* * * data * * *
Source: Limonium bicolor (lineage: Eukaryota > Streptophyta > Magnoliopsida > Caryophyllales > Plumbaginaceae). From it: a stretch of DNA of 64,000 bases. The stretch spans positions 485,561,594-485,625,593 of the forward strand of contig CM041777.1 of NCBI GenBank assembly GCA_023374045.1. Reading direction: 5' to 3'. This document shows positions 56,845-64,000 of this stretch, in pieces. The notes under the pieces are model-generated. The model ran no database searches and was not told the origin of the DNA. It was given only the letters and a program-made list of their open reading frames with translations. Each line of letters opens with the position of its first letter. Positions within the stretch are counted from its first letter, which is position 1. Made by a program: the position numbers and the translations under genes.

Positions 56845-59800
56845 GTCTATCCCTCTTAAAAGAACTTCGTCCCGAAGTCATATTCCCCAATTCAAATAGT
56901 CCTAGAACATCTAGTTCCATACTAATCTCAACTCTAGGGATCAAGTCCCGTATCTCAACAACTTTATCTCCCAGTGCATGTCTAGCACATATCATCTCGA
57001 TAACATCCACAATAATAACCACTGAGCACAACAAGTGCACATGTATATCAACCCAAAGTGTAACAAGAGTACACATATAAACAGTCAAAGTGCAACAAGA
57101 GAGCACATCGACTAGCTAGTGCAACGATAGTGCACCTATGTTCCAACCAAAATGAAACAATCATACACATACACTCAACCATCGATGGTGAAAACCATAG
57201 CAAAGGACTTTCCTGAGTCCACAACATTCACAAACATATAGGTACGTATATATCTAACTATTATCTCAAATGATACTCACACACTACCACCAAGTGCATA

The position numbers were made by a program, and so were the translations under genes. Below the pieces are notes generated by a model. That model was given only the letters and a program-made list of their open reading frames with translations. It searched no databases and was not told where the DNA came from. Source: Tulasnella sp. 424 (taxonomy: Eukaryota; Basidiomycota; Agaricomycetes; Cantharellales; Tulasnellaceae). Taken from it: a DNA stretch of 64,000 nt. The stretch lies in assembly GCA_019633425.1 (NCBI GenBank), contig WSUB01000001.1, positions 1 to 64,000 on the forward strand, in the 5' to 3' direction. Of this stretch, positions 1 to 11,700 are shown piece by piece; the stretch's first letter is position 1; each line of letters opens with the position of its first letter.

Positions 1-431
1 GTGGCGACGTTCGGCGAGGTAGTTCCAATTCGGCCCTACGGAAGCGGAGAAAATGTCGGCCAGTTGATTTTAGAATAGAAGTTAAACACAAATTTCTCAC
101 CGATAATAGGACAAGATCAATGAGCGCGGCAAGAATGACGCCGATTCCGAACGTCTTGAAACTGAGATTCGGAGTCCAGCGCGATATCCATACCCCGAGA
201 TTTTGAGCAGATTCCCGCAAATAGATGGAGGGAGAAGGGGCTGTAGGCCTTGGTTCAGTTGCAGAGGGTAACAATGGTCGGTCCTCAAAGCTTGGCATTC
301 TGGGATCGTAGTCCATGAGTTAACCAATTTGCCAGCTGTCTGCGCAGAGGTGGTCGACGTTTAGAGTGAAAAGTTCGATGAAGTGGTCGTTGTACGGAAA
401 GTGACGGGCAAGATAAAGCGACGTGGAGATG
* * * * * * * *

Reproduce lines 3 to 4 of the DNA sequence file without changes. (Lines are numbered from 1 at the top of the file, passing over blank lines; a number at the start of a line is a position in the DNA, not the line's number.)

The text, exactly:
56845 GTCTATCCCTCTTAAAAGAACTTCGTCCCGAAGTCATATTCCCCAATTCAAATAGT
56901 CCTAGAACATCTAGTTCCATACTAATCTCAACTCTAGGGATCAAGTCCCGTATCTCAACAACTTTATCTCCCAGTGCATGTCTAGCACATATCATCTCGA